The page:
Alone Time

Stephanie Rosenbloom

Travelling with friends and family is usually thought of as a privilege. In theory, anyway. In practice, it's more often about debating which sights to see, panicking over diminishing phone batteries and bickering over what to eat. Not much joy in that. But alone you can do as you please. You can wander markets, relish silence, go to a park. Go to Paris. Why not?

In Alone Time, New York Times travel columnist Stephanie Rosenbloom travels alone in four seasons to four remarkable cities - Paris, Istanbul, Florence and New York - exploring the sensory experience of solitude. Along the way she illuminates the psychological arguments for alone time, revealing that whether you recognize it or not, it's good to be alone now and then.

This is a book about the pleasures and benefits of savouring the moment, examining things closely, using all your senses to take in your surroundings, whether travelling to faraway places or walking the streets of your own city. Through on-the-ground observations and anecdotes, and drawing on the thinking of artists, writers and innovators who have cherished solitude, Alone Time lays bare the magic of going solo.

The Man Who Climbs Trees

James Aldred (and others)


'A book of heart-stopping bravery and endurance' -- Helen Macdonald
'A great read – incredible adventures and a dramatic new perspective' -- Chris Packham
'[A] delightful, endlessly fascinating book' -- Daily Mail BOOK OF THE WEEK

This is the story of a professional British tree climber, cameraman and adventurer, who has made a career out of travelling the world, filming wildlife for the BBC and climbing trees with people like David Attenborough, Chris Packham and Helen Macdonald.

James's climbs take him to breathtaking locations as he scales the most incredible and majestic trees on the planet. On the way he meets native tribes, gets attacked by African bees, climbs alongside gorillas, chased by elephants, and spends his nights in a hammock pitched high in the branches with only the stars above him.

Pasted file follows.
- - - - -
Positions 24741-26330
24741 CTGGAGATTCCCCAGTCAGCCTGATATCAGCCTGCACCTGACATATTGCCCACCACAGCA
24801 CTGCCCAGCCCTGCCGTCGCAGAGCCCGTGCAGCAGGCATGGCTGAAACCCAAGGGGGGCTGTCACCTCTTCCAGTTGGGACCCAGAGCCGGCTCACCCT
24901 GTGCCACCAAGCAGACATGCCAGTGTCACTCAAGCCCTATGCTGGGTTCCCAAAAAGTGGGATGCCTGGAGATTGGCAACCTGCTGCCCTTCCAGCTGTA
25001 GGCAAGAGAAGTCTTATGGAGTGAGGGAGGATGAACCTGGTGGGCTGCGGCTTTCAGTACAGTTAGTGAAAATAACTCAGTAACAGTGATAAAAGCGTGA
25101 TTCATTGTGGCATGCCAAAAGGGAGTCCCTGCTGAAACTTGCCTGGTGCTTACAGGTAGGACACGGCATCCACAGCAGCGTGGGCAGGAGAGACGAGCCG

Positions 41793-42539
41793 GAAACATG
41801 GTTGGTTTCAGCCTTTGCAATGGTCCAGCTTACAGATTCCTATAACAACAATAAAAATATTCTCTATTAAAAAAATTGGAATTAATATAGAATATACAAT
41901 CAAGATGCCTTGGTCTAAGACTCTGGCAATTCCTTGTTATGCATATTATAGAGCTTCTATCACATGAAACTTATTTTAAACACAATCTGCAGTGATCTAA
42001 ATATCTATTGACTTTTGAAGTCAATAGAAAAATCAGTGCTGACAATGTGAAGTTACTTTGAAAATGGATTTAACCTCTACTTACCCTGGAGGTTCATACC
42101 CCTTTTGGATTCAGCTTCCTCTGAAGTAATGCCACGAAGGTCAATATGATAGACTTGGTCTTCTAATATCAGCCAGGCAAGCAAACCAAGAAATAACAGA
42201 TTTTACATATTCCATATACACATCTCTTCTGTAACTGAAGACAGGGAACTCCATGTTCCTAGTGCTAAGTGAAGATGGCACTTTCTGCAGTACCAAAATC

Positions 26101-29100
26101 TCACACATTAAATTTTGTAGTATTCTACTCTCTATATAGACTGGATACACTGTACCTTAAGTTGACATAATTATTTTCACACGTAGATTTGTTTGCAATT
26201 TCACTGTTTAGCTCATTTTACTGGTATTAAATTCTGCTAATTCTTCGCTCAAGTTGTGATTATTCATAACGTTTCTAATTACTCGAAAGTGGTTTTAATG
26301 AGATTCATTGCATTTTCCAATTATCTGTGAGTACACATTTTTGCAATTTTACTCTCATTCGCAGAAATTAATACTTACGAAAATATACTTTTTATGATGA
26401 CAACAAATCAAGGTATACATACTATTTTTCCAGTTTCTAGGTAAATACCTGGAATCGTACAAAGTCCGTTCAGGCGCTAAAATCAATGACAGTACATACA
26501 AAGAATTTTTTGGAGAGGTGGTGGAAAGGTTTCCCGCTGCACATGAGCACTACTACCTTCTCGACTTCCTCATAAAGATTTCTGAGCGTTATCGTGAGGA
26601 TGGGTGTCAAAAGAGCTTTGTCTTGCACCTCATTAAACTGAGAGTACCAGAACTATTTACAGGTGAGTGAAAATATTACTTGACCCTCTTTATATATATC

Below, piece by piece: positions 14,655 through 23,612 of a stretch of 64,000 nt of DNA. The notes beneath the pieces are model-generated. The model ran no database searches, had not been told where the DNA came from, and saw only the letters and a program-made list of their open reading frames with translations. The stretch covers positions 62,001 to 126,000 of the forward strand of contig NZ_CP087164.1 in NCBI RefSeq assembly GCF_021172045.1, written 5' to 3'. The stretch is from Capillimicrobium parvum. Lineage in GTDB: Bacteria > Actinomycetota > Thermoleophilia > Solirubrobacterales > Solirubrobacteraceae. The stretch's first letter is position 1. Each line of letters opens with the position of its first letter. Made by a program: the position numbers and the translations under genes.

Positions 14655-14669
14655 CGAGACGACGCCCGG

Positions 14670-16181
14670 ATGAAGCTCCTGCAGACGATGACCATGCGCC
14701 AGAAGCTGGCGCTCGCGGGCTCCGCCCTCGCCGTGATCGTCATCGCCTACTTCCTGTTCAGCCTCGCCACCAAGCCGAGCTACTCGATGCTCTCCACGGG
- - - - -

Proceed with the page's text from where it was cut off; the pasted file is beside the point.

This book blends incredible stories of scrapes and bruises in the branches with a new way of looking at life high above the daily grind, up into the canopy of the forest.

Trans-Europe Express

Owen Hatherley

'A scathing, lively and timely look at the "European city", from one of our most provocative voices on culture and architecture today' Owen Jones

A searching, timely account of the condition of contemporary Europe, told through the landscapes of its cities

Over the past twenty years European cities have become the envy of the world: a Kraftwerk Utopia of historic centres, supermodernist concert halls, imaginative public spaces and futuristic egalitarian housing estates which, interconnected by high-speed trains traversing open borders, have a combination of order and pleasure which is exceptionally unusual elsewhere.

In Trans-Europe Express, Owen Hatherley sets out to explore the European city across the entire continent, to see what exactly makes it so different to the Anglo-Saxon norm - the unplanned, car-centred, developer-oriented spaces common to the US, Ireland, UK and Australia. Attempting to define the European city, Hatherley finds a continent divided both within the EU and outside it.

'The latest heir to Ruskin.' - Boyd Tonkin, Independent

'Hatherley is the most informed, opinionated and acerbic guide you could wish for.' - Hugh Pearman, Sunday Times

'Can one talk yet of vintage Hatherley? Yes, one can. Here are all the properties that have made him one of the most distinctive writers in England - not just 'architectural writers', but writers full stop: acuity, contrariness, observational rigour, frankness and beautifully wrought prose.' - Jonathan Meades

The Stopping Places

Damian Le Bas

*BBC Radio 4 Book of the Week*

'I needed to get to the stopping places, so I needed to get on the road. It was the road where I might at last find out where I belonged.'

Damian Le Bas grew up surrounded by Gypsy history. His great-grandmother would tell him stories of her childhood in the ancient Romani language; the places her family stopped and worked, the ways they lived, the superstitions and lores of their people. But his own experience of life on the road was limited to Ford Transit journeys from West Sussex to Hampshire to sell flowers.

In a bid to better understand his Gypsy heritage, the history of the Britain's Romanies and the rhythms of their life today, Damian sets out on a journey to discover the atchin tans, or stopping places – the old encampment sites known only to Travellers. Through winter frosts and summer dawns, from horse fairs to Gypsy churches, neon-lit lay-bys to fern-covered banks, Damian lives on the road, somewhere between the romanticised Gypsies of old, and their much-maligned descendants of today.

In this powerful and soulful debut, Damian le Bas brings the places, characters and stories of his to bold and vigorous life.